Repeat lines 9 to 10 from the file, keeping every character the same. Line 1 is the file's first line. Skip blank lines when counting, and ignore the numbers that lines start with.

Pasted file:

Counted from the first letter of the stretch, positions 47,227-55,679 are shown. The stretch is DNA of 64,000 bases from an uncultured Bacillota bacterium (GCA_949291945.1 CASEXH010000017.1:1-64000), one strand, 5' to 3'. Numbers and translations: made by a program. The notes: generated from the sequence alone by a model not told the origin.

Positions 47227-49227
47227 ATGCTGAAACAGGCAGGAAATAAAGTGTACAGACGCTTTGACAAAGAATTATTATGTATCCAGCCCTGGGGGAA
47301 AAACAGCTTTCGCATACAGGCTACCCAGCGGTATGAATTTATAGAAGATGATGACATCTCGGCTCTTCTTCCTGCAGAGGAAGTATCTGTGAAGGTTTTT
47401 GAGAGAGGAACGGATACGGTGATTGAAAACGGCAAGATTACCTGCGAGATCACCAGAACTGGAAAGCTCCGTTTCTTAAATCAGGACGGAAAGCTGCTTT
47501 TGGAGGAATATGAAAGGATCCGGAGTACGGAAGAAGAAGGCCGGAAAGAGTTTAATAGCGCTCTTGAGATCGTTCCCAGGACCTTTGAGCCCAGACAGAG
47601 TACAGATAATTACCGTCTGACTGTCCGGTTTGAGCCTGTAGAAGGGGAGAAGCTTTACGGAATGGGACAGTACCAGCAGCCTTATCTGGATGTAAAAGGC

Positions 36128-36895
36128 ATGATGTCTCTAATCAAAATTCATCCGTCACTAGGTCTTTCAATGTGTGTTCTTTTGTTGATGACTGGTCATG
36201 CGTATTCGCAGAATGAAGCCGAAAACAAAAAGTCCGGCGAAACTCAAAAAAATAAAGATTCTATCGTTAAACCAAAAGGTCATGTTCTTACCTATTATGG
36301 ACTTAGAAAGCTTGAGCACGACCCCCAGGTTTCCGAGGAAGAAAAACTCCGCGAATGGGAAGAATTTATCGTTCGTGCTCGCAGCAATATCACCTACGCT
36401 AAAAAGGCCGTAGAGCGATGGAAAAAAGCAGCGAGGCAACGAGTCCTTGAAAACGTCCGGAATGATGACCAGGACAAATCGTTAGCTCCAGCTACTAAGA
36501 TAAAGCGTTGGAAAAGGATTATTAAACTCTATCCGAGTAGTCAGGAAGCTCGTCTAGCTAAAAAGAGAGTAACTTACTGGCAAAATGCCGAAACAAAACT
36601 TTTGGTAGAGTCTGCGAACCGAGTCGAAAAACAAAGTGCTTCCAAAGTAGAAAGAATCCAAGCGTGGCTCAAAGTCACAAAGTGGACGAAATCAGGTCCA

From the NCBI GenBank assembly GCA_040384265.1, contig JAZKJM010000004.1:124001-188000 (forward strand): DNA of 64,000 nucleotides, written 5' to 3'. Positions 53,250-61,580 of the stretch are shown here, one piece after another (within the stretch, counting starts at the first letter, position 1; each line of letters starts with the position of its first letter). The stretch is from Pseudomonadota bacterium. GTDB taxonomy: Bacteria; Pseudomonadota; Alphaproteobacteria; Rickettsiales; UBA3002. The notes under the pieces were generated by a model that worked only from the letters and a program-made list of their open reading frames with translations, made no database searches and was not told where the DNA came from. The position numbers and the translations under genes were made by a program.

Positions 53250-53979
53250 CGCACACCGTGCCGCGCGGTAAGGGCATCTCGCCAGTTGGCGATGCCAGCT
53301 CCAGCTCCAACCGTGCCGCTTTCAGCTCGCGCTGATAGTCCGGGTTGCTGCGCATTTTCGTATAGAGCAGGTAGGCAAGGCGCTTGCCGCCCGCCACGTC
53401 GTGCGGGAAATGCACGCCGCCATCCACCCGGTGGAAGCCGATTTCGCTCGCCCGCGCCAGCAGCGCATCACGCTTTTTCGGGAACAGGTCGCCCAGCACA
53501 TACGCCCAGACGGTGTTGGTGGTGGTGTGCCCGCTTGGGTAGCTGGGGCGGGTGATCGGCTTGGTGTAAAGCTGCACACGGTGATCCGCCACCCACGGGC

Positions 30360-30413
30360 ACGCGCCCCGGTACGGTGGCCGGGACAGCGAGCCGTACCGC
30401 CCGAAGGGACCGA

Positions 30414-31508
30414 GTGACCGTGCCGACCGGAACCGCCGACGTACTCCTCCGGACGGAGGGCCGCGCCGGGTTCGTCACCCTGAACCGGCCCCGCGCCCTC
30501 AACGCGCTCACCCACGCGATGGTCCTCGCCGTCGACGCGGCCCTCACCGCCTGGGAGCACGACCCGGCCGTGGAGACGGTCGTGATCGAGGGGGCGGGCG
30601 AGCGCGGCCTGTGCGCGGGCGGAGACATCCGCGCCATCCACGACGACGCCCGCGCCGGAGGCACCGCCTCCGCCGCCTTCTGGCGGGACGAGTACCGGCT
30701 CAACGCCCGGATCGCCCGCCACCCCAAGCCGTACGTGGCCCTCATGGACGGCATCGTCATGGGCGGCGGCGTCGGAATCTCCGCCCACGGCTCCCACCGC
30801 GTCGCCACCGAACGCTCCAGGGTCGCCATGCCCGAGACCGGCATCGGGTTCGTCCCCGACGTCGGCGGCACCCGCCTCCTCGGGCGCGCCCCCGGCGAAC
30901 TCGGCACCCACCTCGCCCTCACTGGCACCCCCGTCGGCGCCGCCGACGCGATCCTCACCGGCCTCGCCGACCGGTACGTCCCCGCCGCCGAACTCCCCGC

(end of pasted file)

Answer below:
36128 ATGATGTCTCTAATCAAAATTCATCCGTCACTAGGTCTTTCAATGTGTGTTCTTTTGTTGATGACTGGTCATG
36201 CGTATTCGCAGAATGAAGCCGAAAACAAAAAGTCCGGCGAAACTCAAAAAAATAAAGATTCTATCGTTAAACCAAAAGGTCATGTTCTTACCTATTATGG